In 2007, Alaska Gov. Sarah Palin signed ethics reforms into law, in what she touted as a necessary response to a corruption scandal that ensnared several state lawmakers. Among the lawmakers investigated in that scandal was then-Senate President Ben Stevens. His Senate office was twice searched by the FBI, and two oil industry executives said they had paid him bribes. Stevens always denied wrongdoing and was never charged with a crime. Now, Stevens is now renewing questions about those same ethics laws in his new job as an executive at oil company ConocoPhillips, a position he started three days after leaving one of the most powerful jobs in state government: Chief of staff to Gov. Mike Dunleavy.

Arizona Arizona Makes It Easier to Purge Some from Early Voting List
Associated Press News – Jonathan Cooper | Published: 5/11/2021

Arizona Gov. Doug Ducey signed legislation purging infrequent voters from a list of those who automatically get a mail-in ballot each election, ignoring protests from Democrats and business leaders who said the measure would suppress the votes of people of color. The governor acted hours after a tense debate in the state Senate, during which Republicans tried to silence Democrats who said the bill would perpetuate systemic racism. Republicans have only a single-vote edge in the Arizona House and Senate, so legislation there has been tougher to pass than in other states.

Arizona Arizona Republicans Push Back Against Justice Department Concerns, Setting Up Possible Clash over Maricopa County Recount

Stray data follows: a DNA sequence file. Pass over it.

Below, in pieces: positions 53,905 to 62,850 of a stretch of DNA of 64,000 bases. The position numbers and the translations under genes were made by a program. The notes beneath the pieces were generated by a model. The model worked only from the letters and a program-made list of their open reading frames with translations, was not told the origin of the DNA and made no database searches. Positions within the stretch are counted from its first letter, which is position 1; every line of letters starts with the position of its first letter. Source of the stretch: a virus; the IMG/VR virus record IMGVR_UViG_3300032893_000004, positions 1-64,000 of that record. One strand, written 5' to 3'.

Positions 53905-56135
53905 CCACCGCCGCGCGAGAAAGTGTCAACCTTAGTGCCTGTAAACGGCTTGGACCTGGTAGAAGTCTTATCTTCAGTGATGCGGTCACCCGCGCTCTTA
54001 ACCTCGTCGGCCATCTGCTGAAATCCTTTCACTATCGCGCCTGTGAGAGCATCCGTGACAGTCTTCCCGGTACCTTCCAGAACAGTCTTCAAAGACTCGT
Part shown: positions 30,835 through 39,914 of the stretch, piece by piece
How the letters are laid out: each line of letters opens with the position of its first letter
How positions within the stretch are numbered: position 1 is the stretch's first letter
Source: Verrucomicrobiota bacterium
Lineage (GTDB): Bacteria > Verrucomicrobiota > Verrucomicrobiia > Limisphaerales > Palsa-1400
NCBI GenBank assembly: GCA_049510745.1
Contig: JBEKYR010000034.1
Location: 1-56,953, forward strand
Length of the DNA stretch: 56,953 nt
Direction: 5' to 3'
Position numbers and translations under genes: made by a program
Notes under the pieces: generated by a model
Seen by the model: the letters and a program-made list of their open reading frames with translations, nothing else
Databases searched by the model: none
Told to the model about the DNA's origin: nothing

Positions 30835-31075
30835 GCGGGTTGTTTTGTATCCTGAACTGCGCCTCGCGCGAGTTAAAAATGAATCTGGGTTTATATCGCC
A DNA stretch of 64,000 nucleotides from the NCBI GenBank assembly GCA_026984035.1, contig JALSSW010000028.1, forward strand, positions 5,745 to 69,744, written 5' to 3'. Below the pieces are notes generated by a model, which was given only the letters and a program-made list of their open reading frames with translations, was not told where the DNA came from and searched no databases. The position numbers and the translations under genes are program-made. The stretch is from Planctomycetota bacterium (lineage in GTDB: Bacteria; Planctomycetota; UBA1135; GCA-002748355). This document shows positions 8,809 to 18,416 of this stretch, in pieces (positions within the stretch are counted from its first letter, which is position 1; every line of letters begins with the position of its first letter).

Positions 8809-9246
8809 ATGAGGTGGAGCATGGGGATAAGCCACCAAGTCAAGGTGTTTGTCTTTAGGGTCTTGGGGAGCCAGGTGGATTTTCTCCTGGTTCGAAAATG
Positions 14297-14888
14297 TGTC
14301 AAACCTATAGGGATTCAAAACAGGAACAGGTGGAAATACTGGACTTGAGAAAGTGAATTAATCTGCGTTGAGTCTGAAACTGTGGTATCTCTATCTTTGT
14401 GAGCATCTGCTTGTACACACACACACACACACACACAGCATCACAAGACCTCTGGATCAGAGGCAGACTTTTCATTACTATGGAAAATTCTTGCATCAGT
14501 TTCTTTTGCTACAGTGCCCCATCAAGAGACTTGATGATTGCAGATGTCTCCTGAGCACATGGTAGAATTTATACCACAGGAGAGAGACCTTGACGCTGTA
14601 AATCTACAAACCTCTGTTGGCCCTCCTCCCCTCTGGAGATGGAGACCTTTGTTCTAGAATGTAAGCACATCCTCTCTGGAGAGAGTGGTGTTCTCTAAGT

MSN – Rosalind Helderman (Washington Post) | Published: 5/6/2021

Arizona officials involved with a Republican-commissioned recount of the November presidential election in the state’s largest county brushed off concerns raised by the U.S. Justice Department, raising the possibility of a clash between state and federal authorities over the audit. Pamela Karlan, who heads the department’s civil rights division, wrote a letter to the president of the Arizona Senate suggesting the recount of nearly 2.1 million ballots in Maricopa County by a private contractor may not comply with federal law, which requires that ballots be securely maintained for 22 months following a federal election.

Florida Ana Cruz Toured Tampa with Related CEO, but They Didn’t Talk Rome Yard Business, She Says
MSN – Charlie Frago and Christopher O’Donnell (Tampa Bay Times) | Published: 5/11/2021

The month before the Related Group was named as the city’s choice for a lucrative contract to develop a prime property, Mayor Jane Castor’s partner, Ana Cruz, toured Tampa with the firm’s founder. Later, Cruz and Jorge Pérez traveled to the development site. Pérez, head of the Related Group, then got out for a tour organized by Castor’s nephew. Also on that tour was Joe Robinson, whose actions during the bid selection process led to a protest against the city’s preliminary award of the Rome Yard project.